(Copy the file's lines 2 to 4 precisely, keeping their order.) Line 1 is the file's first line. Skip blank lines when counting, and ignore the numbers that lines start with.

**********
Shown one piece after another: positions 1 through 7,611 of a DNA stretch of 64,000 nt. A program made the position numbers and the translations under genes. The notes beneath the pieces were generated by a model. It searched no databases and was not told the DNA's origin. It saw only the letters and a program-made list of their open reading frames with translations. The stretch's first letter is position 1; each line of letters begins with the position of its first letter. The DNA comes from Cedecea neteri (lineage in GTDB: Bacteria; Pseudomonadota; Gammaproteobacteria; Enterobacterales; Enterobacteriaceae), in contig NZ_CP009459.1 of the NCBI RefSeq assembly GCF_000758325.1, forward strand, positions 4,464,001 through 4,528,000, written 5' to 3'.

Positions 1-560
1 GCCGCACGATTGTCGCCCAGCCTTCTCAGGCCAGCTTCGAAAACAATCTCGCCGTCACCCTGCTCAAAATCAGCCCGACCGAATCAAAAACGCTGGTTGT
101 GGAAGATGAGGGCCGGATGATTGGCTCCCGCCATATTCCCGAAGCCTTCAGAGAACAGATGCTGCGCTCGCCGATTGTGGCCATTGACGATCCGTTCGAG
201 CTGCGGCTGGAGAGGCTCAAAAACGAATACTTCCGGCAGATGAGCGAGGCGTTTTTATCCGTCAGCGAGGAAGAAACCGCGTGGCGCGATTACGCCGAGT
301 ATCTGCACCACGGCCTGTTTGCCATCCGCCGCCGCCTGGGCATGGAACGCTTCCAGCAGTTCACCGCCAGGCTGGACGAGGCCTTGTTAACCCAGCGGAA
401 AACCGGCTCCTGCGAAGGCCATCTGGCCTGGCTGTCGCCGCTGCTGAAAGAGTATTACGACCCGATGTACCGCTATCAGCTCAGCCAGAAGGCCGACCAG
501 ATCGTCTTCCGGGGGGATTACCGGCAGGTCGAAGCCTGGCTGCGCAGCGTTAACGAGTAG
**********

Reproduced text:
Positions 1-560
1 GCCGCACGATTGTCGCCCAGCCTTCTCAGGCCAGCTTCGAAAACAATCTCGCCGTCACCCTGCTCAAAATCAGCCCGACCGAATCAAAAACGCTGGTTGT
101 GGAAGATGAGGGCCGGATGATTGGCTCCCGCCATATTCCCGAAGCCTTCAGAGAACAGATGCTGCGCTCGCCGATTGTGGCCATTGACGATCCGTTCGAG